Spain’s centre-right Ciudadanos party has warned Prime Minister Mariano Rajoy that the ruling party’s recent corruption conviction has fatally wounded the government and plunged the country into an “institutional crisis” that can be resolved only through a snap general election.

Speaking to The Guardian, the leader of the Ciudadanos party, Albert Rivera, said the government was “over and done with”.

Spain’s highest criminal court last week ruled the governing People’s party (PP) had benefited from long-running illegal kickbacks-for-contracts scheme involving one its former treasurers and ordered it to pay a €240,000 fine.

“This is the first time in Spanish democracy that a governing party has been convicted of corruption and that’s why we think this legislature is done for,” said Rivera.

“It’s a tremendous blow to the PP and to Rajoy, it’s done for the legislature and opened up an institutional crisis that can only be solved by letting Spaniards have their say by calling early elections.”

As reported by the Reuters news agency, Rivera said the prime minister’s situation was “untenable”, adding: “Rajoy needs to stop denying reality and admit this government has run its course to avoid any further damage to Spain.”

Despite the strong language, however, Ciudadanos is so far refusing to support the no-confidence motion, which was proposed by the Spanish socialist party (PSOE). The motion is only being backed by the anti-austerity Podemos party.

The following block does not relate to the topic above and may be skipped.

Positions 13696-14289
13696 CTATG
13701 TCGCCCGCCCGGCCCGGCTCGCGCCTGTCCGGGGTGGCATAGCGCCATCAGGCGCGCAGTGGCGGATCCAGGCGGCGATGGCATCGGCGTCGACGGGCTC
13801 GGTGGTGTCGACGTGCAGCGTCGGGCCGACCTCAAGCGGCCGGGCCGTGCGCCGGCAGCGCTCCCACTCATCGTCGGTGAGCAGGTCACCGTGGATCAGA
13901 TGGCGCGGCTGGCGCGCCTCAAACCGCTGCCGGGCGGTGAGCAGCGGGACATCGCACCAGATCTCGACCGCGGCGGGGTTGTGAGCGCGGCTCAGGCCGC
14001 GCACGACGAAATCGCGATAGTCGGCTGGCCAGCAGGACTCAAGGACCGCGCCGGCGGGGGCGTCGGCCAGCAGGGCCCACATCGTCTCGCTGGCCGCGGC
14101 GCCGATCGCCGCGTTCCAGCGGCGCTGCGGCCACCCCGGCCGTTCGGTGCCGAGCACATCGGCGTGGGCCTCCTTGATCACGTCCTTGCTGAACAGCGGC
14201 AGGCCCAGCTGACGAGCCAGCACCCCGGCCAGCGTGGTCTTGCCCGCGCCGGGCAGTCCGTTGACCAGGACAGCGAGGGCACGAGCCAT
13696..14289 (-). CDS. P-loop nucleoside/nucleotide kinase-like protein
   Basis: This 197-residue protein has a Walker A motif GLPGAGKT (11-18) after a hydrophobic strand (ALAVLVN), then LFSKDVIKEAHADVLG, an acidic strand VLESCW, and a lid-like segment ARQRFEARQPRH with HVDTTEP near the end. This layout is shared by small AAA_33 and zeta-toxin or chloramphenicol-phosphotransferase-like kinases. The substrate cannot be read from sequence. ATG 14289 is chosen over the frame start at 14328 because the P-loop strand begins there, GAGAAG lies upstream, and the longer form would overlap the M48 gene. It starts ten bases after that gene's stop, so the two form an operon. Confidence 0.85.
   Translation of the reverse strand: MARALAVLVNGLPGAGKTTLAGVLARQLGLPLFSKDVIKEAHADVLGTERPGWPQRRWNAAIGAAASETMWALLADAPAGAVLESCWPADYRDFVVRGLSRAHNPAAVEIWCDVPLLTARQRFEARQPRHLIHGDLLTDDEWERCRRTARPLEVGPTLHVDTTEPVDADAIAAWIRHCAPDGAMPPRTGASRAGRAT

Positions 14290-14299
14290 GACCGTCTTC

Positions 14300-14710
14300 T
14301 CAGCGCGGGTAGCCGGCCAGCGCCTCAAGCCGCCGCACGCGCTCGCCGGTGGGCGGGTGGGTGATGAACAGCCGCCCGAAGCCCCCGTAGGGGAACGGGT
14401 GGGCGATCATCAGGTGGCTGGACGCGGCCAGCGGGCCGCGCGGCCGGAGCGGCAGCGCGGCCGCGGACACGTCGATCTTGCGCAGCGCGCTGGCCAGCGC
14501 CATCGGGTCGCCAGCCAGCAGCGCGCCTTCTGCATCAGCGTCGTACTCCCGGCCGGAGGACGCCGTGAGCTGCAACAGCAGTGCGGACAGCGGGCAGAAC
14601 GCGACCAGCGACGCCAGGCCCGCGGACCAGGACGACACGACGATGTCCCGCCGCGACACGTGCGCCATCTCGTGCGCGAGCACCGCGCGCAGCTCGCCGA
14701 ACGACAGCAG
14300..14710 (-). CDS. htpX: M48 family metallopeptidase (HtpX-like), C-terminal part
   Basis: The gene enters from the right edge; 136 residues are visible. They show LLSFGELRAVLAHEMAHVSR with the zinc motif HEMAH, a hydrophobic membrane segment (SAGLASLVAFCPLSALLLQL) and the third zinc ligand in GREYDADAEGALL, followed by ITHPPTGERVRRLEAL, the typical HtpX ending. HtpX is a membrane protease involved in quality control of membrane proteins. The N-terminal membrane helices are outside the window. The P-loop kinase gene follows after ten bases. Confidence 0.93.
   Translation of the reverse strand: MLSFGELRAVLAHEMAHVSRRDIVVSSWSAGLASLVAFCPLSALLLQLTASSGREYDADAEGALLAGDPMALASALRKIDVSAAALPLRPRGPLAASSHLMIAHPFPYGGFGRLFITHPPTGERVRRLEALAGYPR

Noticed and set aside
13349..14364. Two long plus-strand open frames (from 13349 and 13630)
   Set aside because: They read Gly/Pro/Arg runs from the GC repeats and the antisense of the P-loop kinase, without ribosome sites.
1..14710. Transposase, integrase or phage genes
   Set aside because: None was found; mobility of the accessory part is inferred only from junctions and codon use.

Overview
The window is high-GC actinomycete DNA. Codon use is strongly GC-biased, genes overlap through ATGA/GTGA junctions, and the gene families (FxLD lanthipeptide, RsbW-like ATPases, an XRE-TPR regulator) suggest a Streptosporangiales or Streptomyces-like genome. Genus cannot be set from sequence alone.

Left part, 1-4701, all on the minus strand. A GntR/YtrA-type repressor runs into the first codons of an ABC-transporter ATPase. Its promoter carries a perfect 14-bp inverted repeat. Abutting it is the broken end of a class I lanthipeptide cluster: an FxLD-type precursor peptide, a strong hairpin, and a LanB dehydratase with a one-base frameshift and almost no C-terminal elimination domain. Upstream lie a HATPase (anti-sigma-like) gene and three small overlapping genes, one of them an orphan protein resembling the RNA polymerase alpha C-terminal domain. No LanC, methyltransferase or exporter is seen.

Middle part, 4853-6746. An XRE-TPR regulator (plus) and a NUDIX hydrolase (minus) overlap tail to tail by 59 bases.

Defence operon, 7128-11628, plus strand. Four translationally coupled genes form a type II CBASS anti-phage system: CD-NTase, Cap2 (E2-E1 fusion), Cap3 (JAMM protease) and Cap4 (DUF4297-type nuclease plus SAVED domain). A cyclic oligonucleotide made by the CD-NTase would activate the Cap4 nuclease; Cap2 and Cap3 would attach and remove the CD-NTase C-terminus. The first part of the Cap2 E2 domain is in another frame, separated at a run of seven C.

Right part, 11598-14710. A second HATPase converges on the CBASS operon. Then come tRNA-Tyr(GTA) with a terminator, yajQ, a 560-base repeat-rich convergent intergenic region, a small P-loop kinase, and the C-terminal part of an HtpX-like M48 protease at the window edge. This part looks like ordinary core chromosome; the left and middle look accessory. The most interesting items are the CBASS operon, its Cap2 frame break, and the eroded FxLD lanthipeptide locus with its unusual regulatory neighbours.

However, if Rajoy fails to call an immediate election, said Rivera, Ciudadanos would propose an instrumental motion that would see an “independent candidate” dissolve parliament and call new polls after obtaining final approval for Spain’s 2018 budget.

But such a move could prove tricky without the backing of another party as Ciudadanos has only 32 MPs. This is three short of the 35 needed to propose such a motion.

Meanwhile, recent opinion polls suggest that Rivera’s party, which was founded in Barcelona in 2006, would finish first in a general election, ahead of the PP, the PSOE and Podemos.

According to Reuters, Ciudadanos and Podemos’s performance in the 2015 general elections ended decades of two-party domination. Since then, the anti-austerity grouping has begun to stall, while Rivera’s party has gained momentum.